The V.I. Lenin Nuclear Power Station at Chernobyl was all set to become the largest in the world. Construction started in 1972. Reactor 1 was commissioned in 1997. Reactors 2, 3 & 4 followed with each reactor capable of producing 1,000 megawatts (MW) of electric power (3.2 GW of thermal power). In 1986 the complex supplied 10% of Ukraine’s electricity and a further two units, 5&6, were under construction.
After Reactor 4 exploded, reactors 1, 2 & 3 continued to function. The last reactor was shut down in 2000, under pressure from Western Europe.
The rose coloured bass relief depicts the Dove of peace. It was hoisted into place just before the accident.
The artist was never paid.
The protagonist in my first novel – The Chemical Detective – uses the cranes of the New Safe Confinement project as waymarks to guide her to safety.
I have been fascinated by the project for many years, checking the web cams for progress, watching the time lapse photography as it glided (or stuttered) into place.
It is the most extraordinary achievement. The largest mobile structure ever built, big enough to cover St Paul’s cathedral and the Middlesbrough Transporter Bridge, it was constructed at a safe distance and conveyed over rails until it covered the stricken reactor and its crumbling sarcophagus. Funded by the European construction bank, the whole Chernobyl Shelter project cost a staggering 3 billion euros.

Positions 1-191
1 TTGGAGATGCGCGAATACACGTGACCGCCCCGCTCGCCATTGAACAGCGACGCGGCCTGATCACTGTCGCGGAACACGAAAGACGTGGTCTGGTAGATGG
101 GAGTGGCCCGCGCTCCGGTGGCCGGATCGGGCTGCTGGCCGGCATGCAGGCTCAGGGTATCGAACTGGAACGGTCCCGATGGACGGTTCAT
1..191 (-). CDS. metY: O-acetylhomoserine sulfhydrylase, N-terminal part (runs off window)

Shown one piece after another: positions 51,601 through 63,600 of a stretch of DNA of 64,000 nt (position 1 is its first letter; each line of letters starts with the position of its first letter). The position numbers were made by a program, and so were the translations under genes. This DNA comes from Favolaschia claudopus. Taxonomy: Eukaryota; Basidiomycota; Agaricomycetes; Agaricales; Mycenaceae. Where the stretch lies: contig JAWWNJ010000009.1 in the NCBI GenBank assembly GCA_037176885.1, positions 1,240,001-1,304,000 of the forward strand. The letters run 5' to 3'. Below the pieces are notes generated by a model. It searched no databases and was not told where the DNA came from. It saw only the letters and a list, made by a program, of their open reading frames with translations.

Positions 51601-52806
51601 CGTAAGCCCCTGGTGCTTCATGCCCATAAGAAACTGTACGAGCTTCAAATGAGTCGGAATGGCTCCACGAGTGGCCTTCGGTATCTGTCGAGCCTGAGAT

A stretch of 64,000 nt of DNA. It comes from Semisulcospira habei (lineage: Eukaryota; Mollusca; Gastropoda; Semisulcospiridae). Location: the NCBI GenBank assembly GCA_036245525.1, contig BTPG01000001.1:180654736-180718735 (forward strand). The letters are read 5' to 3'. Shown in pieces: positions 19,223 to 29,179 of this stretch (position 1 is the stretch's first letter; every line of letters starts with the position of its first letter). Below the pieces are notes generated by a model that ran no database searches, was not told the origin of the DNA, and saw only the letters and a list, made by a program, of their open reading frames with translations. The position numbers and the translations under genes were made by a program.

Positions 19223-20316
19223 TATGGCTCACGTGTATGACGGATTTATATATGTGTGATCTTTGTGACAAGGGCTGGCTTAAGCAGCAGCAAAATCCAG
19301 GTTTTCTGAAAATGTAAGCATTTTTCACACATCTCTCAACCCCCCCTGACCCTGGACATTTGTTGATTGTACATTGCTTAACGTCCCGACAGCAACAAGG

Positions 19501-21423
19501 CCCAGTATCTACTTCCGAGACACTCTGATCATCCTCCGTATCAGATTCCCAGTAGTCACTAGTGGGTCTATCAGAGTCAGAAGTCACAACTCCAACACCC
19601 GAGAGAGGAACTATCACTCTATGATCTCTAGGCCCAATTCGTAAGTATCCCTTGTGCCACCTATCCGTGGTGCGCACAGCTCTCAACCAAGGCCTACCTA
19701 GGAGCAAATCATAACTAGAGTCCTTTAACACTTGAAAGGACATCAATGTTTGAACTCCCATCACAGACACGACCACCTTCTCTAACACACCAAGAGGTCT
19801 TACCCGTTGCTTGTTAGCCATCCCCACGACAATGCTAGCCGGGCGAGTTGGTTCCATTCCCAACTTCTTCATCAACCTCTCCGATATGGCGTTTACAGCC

Inside the stainless steel arch are cranes that can be remotely operated to sort the contaminated debris and collect the remaining nuclear fuel. By the time the shelter comes to the end of its predicted 100 year life, the fragmented reactor underneath should be dismantled and made safe.
Fiona Erskine’s debut thriller “The Chemical Detective” will be published by the Oneworld imprint, Point Blank Books in April 2019.